"We have reports of headaches, changes in blood pressure, changes in sleeping patterns, as well as cancer. We really can't sound the all clear," Slesin warns.
In a recent telephone interview, Carlo pointed to mounting evidence from researchers around the world that raise what he called "alarming questions" about the safety of mobile phones.
Results of research
The cellular phone industry, through the Cellular Telecommunications Industry Association (CTIA), spent US$27 million dollars over six years trying to discover the health effects of cell phone use. They funded WTR to engage in scientific research and hired Carlo as director. Late last year, Carlo broke ranks with the industry when he announced the results. These included:
Higher brain cancer death rates among users of handheld cell phones than users of non-handheld units 50% higher incidence of acoustic neuroma, a benign tumor of the auditory nerve, in people who reported using cell phones for six years or more.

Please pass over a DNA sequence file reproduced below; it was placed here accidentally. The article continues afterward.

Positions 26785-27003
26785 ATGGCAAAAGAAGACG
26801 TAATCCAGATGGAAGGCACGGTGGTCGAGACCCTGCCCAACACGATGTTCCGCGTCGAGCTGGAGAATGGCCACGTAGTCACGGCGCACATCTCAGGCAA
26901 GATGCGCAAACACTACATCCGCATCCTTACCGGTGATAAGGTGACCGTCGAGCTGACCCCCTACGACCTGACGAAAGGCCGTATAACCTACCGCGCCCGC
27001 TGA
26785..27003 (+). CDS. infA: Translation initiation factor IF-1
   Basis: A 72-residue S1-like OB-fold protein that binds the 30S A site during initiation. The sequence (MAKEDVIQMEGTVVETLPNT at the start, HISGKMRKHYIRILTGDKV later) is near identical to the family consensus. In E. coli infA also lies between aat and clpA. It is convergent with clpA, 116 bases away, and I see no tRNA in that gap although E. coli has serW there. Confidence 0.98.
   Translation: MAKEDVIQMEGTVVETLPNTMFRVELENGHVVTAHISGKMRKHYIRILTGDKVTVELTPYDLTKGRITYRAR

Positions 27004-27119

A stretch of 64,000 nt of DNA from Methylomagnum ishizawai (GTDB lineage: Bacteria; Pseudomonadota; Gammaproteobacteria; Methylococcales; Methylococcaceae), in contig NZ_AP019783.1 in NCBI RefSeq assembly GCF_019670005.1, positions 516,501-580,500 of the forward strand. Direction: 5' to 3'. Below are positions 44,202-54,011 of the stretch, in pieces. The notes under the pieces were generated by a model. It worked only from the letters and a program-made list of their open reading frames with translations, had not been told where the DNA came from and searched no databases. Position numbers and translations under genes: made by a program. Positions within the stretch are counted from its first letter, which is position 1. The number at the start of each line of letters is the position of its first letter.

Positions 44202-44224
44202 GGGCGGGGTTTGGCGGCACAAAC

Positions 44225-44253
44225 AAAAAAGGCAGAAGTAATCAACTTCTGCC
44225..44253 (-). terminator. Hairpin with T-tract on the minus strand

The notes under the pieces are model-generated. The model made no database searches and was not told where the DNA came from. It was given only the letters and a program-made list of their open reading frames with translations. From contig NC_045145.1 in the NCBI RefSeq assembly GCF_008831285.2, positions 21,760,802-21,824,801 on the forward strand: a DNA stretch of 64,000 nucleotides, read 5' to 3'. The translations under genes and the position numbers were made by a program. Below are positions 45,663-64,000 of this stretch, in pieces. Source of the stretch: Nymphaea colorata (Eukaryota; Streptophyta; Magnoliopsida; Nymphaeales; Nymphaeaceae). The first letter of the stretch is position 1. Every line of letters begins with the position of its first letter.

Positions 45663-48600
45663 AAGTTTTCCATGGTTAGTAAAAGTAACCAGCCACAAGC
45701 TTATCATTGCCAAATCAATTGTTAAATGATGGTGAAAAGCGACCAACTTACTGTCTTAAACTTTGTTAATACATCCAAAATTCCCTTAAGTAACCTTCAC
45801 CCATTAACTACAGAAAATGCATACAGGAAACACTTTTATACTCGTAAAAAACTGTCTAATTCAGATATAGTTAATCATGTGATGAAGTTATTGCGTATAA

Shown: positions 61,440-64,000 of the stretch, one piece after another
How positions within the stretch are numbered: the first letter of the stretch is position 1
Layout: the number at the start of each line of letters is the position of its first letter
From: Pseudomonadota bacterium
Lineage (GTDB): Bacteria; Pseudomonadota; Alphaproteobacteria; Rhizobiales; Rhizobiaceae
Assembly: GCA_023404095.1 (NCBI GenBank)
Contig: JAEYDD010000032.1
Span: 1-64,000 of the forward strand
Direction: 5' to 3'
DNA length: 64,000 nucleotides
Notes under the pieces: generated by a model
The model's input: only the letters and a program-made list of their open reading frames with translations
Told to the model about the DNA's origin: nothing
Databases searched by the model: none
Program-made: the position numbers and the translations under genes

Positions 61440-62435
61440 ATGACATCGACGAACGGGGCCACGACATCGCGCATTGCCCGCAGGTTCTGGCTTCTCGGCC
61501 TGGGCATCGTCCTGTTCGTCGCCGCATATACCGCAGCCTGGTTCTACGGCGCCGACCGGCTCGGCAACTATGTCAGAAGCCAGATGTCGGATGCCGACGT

Double the number of rare neuro-epithelial tumors on the outside of the brain in cell-phone users as compared to non-cell phone users.
In a letter to the CEOs of 30 major cellular companies, Carlo warned them not to repeat the mistakes of the tobacco industry and avoid a potential backlash "for not being forthright about health effects." He was ignored. Carlo has since left the WTR and bitterly criticizes the cellular industry on their failure to act.
"The institutional arrogance of this industry is beyond comprehension," he says. "With 200 million people being exposed to cell phones, we can't wait around for the slow scientific process to work."
Louis Slesin, editor of Microwave News, a trade newsletter that tracks the cell-phone business, also urges caution. "We have reports of headaches, changes in blood pressure, changes in sleeping patterns, as well as cancer. We really can't sound the all clear," he warns.
More studies and evidence
The evidence continues to mount. Last November, a New York Times report cited findings by Prof. Henry Lai of the University of Washington that rats exposed to microwave radiation suffered long-term memory loss and genetic mutations. Late last month, London's Daily Mail reported that scientists from the European Research Institute of Electronic Components in Bucharest found evidence that cell phones can seriously damage the heart and kidneys. Also cited were results from studies at Sweden's Lund University showing two minutes of exposure from mobile phones can cause proteins and toxins to leak into the brain.